In this article, we will share the best external sound cards that are suitable for organizing a home studio as well as for deploying a surround sound system. All owners of musical instruments, as well as fans of laptops, sooner or later have a desire to expand the capabilities of their devices. In the case of laptops, everything is clear – the standard sound subsystem is not enough to implement high-quality and surround sound.
Internal and External Sound Cards
Sound cards are divided into internal and external. External cards are standalone devices that connect to a computer via USB or FireWire. Internal cards will connect to the motherboard expansion slots inside the computer. Internal cards with comparable quality are usually cheaper due to the lack of an external cause. The disadvantage of internal cards is usually a high risk of being exposed to low-quality computer power and numerous interferences. External sound card is often easier to control due to separate external controls and on-hand I/O. In addition, the external card can work with both stationary computers and laptops.
Among themselves, sound cards are divided into home and professional. Professional cards use connector types typical of music equipment such as 6.3mm Jack and balanced XLR, while consumer cards use RCA or 3.5mm jacks. Most users get by with conventional integrated solutions. And they lose a lot on this. Of course, there are now decent built-in codecs, and their quality only grows over time, but discrete solutions do not stand still either.
Another indisputable advantage of an external card is the fact that audio data processing occurs at the hardware level of the device itself. Thus, if you listen to music in lossless or even DVD Audio, you can seriously unload the central processor, because, in the case of using an integrated solution, it is he who does all this work.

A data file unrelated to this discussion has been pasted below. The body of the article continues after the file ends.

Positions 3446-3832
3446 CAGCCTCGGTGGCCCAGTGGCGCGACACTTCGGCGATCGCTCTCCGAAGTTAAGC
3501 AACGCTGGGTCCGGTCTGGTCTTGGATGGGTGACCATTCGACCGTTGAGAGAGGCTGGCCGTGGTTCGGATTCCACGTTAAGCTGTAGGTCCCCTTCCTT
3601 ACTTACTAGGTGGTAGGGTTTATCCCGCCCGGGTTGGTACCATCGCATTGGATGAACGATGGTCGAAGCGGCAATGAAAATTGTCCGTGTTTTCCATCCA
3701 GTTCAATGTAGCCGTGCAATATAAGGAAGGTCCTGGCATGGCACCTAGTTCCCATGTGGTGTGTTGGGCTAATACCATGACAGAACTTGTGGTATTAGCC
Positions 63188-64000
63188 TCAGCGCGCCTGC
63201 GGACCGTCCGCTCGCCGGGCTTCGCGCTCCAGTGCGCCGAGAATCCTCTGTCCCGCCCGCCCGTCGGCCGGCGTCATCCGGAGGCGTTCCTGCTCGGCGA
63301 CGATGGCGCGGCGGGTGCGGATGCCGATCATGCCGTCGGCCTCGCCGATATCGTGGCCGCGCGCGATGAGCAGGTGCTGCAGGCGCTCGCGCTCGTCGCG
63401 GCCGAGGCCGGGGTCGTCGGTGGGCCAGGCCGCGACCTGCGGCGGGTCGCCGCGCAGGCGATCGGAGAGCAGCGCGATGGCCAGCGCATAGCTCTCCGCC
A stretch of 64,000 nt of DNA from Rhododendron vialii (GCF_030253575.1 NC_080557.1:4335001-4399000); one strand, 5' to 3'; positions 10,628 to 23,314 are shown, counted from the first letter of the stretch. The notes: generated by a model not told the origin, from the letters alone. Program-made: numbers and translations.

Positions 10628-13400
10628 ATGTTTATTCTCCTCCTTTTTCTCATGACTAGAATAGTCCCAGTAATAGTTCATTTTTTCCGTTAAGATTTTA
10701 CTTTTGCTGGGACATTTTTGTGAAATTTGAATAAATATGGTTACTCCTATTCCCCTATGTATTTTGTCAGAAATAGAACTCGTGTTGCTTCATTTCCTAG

How to Make a Correct Decision in Choosing Your External Sound Card?
To determine the right choice, you need to conduct a detailed analysis of a number of parameters. Among them there are critical ones, and there are also minor ones. Let’s start with the most basic ones in our opinion:
- Form Factor.
Yes, they are not only built-in, but also external, although the latter is quite rare, and they cost a lot. True, in some cases they are simply irreplaceable. For example, in the case of a laptop. So, imagine a situation: your laptop has a prehistoric age card, although in terms of other parameters it seems to suit you. In this case, a model that connects via USB will do just fine. If you just need a sound card for a stationary computer, then the ideal option, both in terms of price, quality, and capabilities, is the built-in sound card.
- Power Supply.
For external sound cards – an external power supply or USB bus power is used. When using an external power supply, the sound card can work better, because it does not depend on a noisy computer power supply. In contrast, USB-powered cards are more mobile. do not require an additional outlet and can be operated while connected to a laptop on the go.
It makes sense to take an external (non-integrated) sound card only when you are the happy owner of a speaker system, otherwise, you simply won’t hear the difference between the sound of an integrated codec and an expensive sound card due to the limited capabilities of the acoustics.